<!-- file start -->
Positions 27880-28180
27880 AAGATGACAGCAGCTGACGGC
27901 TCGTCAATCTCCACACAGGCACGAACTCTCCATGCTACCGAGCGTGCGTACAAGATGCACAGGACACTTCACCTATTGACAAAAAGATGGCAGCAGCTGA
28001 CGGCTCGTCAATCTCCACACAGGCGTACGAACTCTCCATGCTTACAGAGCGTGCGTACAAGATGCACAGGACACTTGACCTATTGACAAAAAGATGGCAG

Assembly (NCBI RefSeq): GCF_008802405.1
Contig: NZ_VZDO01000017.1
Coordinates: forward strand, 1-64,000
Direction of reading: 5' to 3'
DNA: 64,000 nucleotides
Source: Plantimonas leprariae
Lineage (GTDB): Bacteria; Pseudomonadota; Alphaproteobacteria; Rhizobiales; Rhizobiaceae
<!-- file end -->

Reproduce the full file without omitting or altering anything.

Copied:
Positions 27880-28180
27880 AAGATGACAGCAGCTGACGGC
27901 TCGTCAATCTCCACACAGGCACGAACTCTCCATGCTACCGAGCGTGCGTACAAGATGCACAGGACACTTCACCTATTGACAAAAAGATGGCAGCAGCTGA
28001 CGGCTCGTCAATCTCCACACAGGCGTACGAACTCTCCATGCTTACAGAGCGTGCGTACAAGATGCACAGGACACTTGACCTATTGACAAAAAGATGGCAG

Assembly (NCBI RefSeq): GCF_008802405.1
Contig: NZ_VZDO01000017.1
Coordinates: forward strand, 1-64,000
Direction of reading: 5' to 3'
DNA: 64,000 nucleotides
Source: Plantimonas leprariae
Lineage (GTDB): Bacteria; Pseudomonadota; Alphaproteobacteria; Rhizobiales; Rhizobiaceae